Read more personal essays from Kentucky basketball legends including Wallace “Wah Wah” Jones, Dan Issel, Joe B. Hall, Kyle Macy, Darius Miller, and Tubby Smith in Wildcat Memories.

Which Stew are You?

We’re giving away a copy of Burgoo, Barbecue, and Bourbon this week and it inspired our Publicity Manager to reminisce about community stews and the gatherings where they were prepared. Enjoy a guest post that may make you hungry for more foodways history!


Burgoo’s Place in the Constellation of Community Stews

By Mack McCormick, Publicity Manager

Growing up in Alabama, Brunswick Stew was ubiquitous. You didn’t see many people make it at home, but it and barbecue were staples of community fundraisers. It was cooked outside in huge cast-iron pots and stirred with boat paddles. My parents still have the 30-gallon pot that my great-uncle used to make it. You could count on him having a batch almost every Saturday in the summer before he closed the country store in Suttle.

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Brunswick Stew being prepared in cast iron pots

Growing up close to New Orleans and the Gulf Coast, I was also very familiar with Gumbos, whether file or okra, but I had never heard of Burgoo before moving to Kentucky in the mid 1990s. The first I sampled was at Mark’s Feed Store in Louisville, followed shortly after by Keeneland’s and many others since. It wasn’t until I began to work on Albert W. A. Schmid’s new book, Burgoo, Barbecue, and Bourbon: A Kentucky Culinary Trinity, however, that I started to consider it within the larger tradition of regional community stews. Here are the highlights:

Irish Stew

Common wherever Irish settled, it can be nearly any variety of meat and root vegetable stew, but typically includes lamb or mutton.

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Irish Stew (Source: foodnetwork.com)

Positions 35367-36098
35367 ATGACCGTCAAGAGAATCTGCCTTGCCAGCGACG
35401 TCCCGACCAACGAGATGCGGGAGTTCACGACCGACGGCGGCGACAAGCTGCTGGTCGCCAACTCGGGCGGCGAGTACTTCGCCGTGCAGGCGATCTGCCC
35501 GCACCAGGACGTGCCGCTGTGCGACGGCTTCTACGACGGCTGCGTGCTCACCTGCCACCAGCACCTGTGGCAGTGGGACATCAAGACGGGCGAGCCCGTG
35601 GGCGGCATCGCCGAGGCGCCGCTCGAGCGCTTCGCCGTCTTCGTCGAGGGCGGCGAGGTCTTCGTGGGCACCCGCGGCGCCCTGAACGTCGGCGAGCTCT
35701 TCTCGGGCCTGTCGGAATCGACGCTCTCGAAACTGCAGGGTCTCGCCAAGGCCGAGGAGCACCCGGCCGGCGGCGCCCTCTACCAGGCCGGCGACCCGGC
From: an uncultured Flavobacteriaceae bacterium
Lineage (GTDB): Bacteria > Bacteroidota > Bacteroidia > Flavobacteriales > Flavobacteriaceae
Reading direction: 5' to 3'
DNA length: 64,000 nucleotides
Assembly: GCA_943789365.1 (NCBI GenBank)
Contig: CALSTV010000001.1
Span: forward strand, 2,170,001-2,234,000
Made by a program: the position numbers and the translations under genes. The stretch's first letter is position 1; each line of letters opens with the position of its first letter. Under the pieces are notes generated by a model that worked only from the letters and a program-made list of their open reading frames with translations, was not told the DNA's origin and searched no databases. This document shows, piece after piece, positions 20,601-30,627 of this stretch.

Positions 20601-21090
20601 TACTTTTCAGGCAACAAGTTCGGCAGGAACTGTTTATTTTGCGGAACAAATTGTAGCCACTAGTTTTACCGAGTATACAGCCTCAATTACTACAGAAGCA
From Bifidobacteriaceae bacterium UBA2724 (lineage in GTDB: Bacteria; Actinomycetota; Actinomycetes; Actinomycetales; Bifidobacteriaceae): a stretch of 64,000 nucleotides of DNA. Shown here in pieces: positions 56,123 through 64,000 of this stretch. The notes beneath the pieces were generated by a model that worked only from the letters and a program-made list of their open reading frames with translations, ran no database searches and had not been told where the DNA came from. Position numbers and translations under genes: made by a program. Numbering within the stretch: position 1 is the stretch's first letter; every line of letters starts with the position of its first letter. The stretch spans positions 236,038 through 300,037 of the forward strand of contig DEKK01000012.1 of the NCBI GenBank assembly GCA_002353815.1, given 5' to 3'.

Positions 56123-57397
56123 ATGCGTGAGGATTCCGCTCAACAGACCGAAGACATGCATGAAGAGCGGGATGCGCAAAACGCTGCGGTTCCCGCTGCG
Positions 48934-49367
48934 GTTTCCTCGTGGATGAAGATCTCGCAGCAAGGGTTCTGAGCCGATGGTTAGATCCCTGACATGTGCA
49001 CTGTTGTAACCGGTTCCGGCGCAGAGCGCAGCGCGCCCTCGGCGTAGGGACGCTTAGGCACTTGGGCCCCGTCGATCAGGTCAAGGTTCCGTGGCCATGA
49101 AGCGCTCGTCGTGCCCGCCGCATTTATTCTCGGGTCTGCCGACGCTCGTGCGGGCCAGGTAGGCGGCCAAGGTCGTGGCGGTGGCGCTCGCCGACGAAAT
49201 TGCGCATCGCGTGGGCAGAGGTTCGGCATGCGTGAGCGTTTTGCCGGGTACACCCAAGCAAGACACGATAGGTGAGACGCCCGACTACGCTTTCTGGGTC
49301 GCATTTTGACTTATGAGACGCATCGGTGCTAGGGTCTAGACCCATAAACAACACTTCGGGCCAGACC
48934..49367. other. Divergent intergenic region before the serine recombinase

Mulligan Stew

A variation on Irish Stew that was made from any ingredients on hand, it became a common dish among hobos during the Great Depression.

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Cowboy Stew (Source: Pinterest)

Cowboy Stew

A variation on Mulligan Stew popularized in the West, it traditionally includes the internal organs of calves.

Burgoo

Kentucky’s contribution to community stews, Vice President of the United States Alben Barkley of Paducah said, “A ‘burgoo’ is a cross between a soup and a stew, and into the big iron cooking kettles go, as we sometimes say in Kentucky, a ‘numerosity’ of things—meat, chicken, vegetables, and lots of seasoning.”

Clam Chowder

Generally containing clams, broth, diced potatoes, onions, and celery, numerous regional varieties of chowder can be found along Atlantic seaboard. Delaware clam chowder includes pre-fried salt pork. Hatteras clam chowder is a spicier version from the Outer Banks of North Carolina. Manhattan clam chowder uses a tomato-based broth. New England (or Boston) clam chowder uses milk or cream.

Gumbo

Composed of a meat or shellfish, stock, a thickener (roux, okra, or filé powder), and the “holy trinity” of onion, celery, and bell peppers, it is most closely associated with southern Louisiana. The two main varieties are creole, which is thinner and has a tomato base, and Cajun, which is thicker and uses a roux.

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Booyah (Source: Wikipedia)

Booyah

Probably Belgian in origin and common in Minnesota and parts of Wisconsin, and Michigan, it traditionally can require up to two days and multiple cooks to prepare. Like Burgoo, Booyah can also refer to a social event surrounding the meal.

Let me know which ones I missed, and I’m also curious to hear from others about their memories of similar stews.

 


Stay tuned for burgoo recipes and don’t forget to sign up for our weekly giveaway of Burgoo, Barbecue, and Bourbon by Friday, May 27 at 1 pm!

A Father’s Day Giveaway: Burgoo, Barbecue, and Bourbon

Schmid Cover for blogYes, Father’s Day is still about a month away, but it’s never too early to start thinking about what you might get dad. (He deserves it, right?) Luckily, we’re here to help you out with a Father’s Day giveaway!

This week, enter to win one of three available copies of Albert W. A. Schmid’s brand new Burgoo, Barbecue, and Bourbon: A Kentucky Culinary Trinity. Use the form at the end of this blog post to sign up by Friday, May 26 at 1:00 pm Eastern time for your chance to win!